In determining the organizational elements of a department of science, thought will have to be given to the department's relationship to advanced education on the one hand and technological advance on the other. The more the department is oriented toward new technology, the less it is equipped to deal with academic science and advanced education, including the humanities. The more it is oriented toward basic research and academic science, the more it is fitted for a broader role in higher education. On this score, one could invent several cuts that would represent an improvement over the present situation, but I am far from sure what the best cut would be. My present feeling, though, is that the critical questions concern basic research and higher education, and that technological development is more appropriately conducted by agencies with specific tasks and missions.

In the power equation of Washington, such a department of science, if it is to be influential, should have a budget of $2 billion or more. Its principal officer would have line responsibility and public accountability and, most importantly, the interest and confidence of the President, the attention of the Bureau of the Budget, and the ear of the Congress.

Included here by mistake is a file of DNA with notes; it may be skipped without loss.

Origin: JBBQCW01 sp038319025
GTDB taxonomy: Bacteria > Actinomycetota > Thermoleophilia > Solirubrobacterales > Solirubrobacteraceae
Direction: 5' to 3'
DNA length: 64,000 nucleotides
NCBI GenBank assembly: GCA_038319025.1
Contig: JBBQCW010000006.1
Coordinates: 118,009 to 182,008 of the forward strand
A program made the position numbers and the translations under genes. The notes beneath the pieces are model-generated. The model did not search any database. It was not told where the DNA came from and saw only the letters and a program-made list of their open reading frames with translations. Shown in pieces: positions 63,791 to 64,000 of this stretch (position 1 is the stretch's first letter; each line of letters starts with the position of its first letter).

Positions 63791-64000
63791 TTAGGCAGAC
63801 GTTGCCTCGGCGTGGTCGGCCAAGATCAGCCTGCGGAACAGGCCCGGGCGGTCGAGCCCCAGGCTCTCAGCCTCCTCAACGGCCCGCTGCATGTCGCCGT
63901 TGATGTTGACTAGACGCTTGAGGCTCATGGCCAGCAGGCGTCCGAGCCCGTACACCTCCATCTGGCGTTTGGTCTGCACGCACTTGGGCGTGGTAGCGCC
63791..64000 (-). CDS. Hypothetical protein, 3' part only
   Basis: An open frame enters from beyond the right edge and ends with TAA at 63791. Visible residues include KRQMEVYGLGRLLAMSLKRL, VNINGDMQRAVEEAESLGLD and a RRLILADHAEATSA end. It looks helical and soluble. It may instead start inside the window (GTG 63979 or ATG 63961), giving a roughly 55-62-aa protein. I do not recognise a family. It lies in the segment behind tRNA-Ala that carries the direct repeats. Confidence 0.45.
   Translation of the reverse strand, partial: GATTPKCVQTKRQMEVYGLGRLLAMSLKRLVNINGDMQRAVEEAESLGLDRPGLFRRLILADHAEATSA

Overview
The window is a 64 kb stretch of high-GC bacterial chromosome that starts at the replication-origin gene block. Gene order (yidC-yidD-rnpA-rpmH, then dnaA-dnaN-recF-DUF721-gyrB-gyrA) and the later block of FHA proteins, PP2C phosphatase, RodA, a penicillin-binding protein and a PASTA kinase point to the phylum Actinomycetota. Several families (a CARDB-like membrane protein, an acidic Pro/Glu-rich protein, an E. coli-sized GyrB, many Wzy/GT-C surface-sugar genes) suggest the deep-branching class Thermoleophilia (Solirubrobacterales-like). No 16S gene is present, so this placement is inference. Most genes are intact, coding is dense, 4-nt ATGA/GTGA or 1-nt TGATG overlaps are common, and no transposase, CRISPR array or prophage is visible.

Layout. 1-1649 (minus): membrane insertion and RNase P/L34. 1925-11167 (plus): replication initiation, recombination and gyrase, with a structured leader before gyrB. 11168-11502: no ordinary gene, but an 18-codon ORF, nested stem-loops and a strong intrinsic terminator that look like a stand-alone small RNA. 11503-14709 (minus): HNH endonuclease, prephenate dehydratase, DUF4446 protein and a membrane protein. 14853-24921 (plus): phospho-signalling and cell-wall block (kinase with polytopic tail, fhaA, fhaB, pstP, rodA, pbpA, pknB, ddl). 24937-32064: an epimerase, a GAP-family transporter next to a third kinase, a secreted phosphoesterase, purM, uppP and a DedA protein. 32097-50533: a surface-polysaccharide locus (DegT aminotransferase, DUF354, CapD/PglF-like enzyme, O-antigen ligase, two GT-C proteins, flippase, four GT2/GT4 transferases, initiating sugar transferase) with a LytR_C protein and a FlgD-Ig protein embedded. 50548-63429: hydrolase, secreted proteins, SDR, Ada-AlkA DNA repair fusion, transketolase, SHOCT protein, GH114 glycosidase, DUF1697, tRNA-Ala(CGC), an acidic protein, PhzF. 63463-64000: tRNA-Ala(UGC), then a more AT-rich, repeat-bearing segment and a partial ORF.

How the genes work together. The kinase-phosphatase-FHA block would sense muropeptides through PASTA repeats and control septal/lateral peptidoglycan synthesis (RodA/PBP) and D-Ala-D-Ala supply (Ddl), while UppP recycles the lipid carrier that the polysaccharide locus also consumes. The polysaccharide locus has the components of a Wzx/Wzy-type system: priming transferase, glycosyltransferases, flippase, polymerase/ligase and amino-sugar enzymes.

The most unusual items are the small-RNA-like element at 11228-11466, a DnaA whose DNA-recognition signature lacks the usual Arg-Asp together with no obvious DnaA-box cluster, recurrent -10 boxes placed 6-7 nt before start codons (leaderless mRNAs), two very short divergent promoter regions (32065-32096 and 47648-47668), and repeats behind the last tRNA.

With a strong cabinet officer for science in the Executive Branch, there would automatically be a strong congressional counterpart committee having a broad interest in the problems of science and technology, not a minor or incidental interest. We already have committees like the Joint Committee on Atomic Energy, and the House Science and Astronautics Committee that are broadly educated in particular spheres of scientific and technological activities, and I am confident we could have committees of this caliber to supervise this department too.


Both the problems and opportunities facing government science policies loom larger than ever before us. I have been privileged to have had a part in setting U.S. science policy and am proud of what has been accomplished so far.